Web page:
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Cover image for Station eleven : a novel
Format:
Title:
Station eleven : a novel
Other title(s):
Station 11
ISBN:
9780804172448

9781447268963

9781447268970

9780385353304
Edition:
First edition.
Publication:
New York : Alfred A. Knopf, [2014]
Physical Description:
333 pages ; 22 cm
Summary:
"An audacious, darkly glittering novel about art, fame, and ambition set in the eerie days of civilization's collapse, from the author of three highly acclaimed previous novels. One snowy night a famous Hollywood actor slumps over and dies onstage during a production of King Lear. Hours later, the world as we know it begins to dissolve. Moving back and forth in time-from the actor's early days as a film star to fifteen years in the future, when a theater troupe known as the Traveling Symphony roams the wasteland of what remains-this suspenseful, elegiac, spellbinding novel charts the strange twists of fate that connect five people: the actor, the man who tried to save him, the actor's first wife, his oldest friend, and a young actress with the Traveling Symphony, caught in the crosshairs of a dangerous self-proclaimed prophet. Sometimes terrifying, sometimes tender, Station Eleven tells a story about the relationships that sustain us, the ephemeral nature of fame, and the beauty of the world as we know it"-- Provided by publisher.
Holds:

Available:*

Library
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FIC MANDEL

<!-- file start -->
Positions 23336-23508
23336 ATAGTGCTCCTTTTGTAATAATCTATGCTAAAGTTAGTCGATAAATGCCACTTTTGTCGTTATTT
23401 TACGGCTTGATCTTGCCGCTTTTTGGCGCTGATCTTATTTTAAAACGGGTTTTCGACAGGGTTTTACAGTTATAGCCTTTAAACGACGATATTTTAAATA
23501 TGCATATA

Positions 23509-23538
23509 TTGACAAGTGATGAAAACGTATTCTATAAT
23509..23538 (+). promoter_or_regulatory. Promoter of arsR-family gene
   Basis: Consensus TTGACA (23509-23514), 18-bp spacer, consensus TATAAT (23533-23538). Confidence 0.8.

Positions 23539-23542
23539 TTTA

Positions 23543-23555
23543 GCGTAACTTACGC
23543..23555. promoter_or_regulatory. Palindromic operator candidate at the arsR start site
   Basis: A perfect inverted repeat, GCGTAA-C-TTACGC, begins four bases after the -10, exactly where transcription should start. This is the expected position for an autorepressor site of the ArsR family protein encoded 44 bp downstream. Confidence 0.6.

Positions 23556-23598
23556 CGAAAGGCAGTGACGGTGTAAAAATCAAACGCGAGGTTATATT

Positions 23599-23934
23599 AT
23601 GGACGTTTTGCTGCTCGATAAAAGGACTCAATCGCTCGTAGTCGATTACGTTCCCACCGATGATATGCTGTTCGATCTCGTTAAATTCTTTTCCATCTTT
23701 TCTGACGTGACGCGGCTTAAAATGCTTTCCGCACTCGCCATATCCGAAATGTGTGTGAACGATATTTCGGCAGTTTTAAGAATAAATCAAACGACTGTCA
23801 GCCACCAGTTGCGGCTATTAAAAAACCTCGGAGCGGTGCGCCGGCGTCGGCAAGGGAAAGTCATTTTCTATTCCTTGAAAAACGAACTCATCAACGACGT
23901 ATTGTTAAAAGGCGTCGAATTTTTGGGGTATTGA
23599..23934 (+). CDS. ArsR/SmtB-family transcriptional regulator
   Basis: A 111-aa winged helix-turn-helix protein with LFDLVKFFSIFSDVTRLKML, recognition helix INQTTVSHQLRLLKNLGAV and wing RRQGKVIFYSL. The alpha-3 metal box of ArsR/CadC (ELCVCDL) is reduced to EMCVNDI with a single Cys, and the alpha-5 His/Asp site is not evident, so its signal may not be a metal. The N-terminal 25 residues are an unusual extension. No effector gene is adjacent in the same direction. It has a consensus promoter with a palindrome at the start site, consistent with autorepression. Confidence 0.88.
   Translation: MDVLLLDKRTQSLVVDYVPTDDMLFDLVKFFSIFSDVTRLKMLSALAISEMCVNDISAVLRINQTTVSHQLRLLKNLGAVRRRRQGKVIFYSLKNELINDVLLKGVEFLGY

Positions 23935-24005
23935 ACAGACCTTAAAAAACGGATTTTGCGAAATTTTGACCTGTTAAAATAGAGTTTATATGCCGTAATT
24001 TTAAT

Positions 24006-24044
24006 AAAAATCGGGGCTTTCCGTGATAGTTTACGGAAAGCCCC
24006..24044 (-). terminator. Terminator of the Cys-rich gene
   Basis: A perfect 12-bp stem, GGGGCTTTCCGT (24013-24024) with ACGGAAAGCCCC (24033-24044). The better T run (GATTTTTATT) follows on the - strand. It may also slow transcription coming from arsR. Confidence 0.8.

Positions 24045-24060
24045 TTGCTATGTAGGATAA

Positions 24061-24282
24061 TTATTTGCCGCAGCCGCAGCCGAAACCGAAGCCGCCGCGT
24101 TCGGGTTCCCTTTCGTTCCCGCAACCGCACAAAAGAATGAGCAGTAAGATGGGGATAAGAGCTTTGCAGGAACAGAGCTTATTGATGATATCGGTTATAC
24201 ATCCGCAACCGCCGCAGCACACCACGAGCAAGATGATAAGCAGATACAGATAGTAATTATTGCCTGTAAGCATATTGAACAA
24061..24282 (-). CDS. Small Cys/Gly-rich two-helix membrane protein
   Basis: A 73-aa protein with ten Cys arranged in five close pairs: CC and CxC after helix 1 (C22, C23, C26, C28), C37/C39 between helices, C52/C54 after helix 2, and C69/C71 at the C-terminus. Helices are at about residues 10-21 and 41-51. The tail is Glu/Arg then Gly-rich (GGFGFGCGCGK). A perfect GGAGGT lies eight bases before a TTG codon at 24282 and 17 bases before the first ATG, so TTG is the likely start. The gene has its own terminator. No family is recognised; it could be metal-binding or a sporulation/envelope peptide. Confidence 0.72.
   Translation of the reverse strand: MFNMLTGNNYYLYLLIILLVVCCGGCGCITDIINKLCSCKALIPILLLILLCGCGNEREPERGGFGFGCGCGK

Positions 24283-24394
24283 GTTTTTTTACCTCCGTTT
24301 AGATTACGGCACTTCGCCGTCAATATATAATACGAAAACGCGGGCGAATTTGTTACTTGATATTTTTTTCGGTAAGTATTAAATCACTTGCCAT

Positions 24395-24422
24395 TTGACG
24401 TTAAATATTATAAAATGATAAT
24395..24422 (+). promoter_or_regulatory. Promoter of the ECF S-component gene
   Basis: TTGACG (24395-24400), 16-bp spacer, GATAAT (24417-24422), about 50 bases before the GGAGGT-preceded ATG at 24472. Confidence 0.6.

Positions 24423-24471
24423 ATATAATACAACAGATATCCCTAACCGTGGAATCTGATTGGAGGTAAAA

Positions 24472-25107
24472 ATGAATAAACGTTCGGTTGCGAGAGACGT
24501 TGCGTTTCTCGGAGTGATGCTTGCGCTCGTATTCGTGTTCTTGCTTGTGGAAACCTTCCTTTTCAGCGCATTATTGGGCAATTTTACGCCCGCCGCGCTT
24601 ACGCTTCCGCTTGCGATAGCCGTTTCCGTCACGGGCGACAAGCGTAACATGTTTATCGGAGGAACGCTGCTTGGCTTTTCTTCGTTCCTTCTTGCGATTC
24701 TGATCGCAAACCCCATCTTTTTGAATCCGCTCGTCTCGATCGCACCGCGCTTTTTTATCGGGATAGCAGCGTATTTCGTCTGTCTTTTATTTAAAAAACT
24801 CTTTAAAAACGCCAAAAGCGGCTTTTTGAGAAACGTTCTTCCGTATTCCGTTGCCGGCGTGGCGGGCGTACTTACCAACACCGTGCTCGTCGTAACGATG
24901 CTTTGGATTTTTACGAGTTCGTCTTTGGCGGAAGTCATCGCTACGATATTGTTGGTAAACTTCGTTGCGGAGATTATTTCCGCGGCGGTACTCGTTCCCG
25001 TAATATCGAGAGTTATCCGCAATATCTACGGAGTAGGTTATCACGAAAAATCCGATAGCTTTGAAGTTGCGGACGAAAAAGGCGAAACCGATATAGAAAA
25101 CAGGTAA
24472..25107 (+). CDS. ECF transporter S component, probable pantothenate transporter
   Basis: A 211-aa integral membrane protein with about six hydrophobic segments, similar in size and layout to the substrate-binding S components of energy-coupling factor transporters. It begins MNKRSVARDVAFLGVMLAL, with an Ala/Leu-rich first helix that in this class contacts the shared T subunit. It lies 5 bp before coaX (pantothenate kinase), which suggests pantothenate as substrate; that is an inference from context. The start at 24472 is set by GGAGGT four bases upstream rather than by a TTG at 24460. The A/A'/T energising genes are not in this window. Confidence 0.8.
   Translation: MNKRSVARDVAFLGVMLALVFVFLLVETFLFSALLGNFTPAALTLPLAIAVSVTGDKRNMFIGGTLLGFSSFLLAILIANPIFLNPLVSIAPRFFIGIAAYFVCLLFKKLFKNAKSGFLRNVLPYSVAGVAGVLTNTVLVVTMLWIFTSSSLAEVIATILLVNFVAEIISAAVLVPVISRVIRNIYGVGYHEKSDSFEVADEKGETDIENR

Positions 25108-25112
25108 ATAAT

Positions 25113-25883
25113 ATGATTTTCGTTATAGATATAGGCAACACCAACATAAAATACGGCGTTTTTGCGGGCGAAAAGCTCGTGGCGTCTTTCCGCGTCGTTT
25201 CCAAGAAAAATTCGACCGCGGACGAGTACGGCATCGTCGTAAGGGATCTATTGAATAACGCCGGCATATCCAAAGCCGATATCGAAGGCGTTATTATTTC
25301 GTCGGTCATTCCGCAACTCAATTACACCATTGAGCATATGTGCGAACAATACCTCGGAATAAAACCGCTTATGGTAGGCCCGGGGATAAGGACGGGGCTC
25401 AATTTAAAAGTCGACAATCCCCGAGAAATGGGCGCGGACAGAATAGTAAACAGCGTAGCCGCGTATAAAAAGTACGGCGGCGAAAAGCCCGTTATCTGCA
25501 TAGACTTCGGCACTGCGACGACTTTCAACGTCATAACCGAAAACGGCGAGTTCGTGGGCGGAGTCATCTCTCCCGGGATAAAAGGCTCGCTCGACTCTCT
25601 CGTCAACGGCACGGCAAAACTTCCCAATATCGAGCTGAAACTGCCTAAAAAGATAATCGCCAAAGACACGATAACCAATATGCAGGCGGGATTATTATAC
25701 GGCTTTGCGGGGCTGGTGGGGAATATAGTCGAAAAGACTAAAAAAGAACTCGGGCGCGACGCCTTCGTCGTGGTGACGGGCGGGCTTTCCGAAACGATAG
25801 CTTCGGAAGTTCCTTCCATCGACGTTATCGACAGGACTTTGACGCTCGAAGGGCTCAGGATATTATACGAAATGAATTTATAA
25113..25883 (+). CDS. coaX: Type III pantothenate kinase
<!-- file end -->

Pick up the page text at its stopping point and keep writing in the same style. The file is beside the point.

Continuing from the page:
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Mandel, E. Station
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FICTION - MANDEL
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Mandel, E.
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FIC (SF) MANDEL 2014
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FICTION MANDEL
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Mandel, E.
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Mandel, E.
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BOOK GROUP KIT
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MANDEL Emily
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Mandel, E.
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On Order

Summary

Summary

A National Book Award Finalist
A PEN/Faulkner Award Finalist


Kirsten Raymonde will never forget the night Arthur Leander, the famous Hollywood actor, had a heart attack on stage during a production of  King Lear . That was the night when a devastating flu pandemic arrived in the city, and within weeks, civilization as we know it came to an end.

Twenty years later, Kirsten moves between the settlements of the altered world with a small troupe of actors and musicians. They call themselves The Traveling Symphony, and they have dedicated themselves to keeping the remnants of art and humanity alive. But when they arrive in St. Deborah by the Water, they encounter a violent prophet who will threaten the tiny band's existence. And as the story takes off, moving back and forth in time, and vividly depicting life before and after the pandemic, the strange twist of fate that connects them all will be revealed.


Author Notes

Emily St. John Mandel was born in British Columbia, Canada. She is a staff writer for The Millions. She has written several novels including Last Night in Montreal, The Singer's Gun, The Lola Quartet, and Station Eleven. Her work has appeared in numerous anthologies including The Best American Mystery Stories 2013 and Venice Noir. In 2015, her novel, Station Eleven, was on the New York Times bestseller list and was nominated for the PEN/Faulkner Award for Fiction 2015. In the same year she won the 2015 Arthur C. Clarke Award for science-fiction writing for her novel Statio Eleven.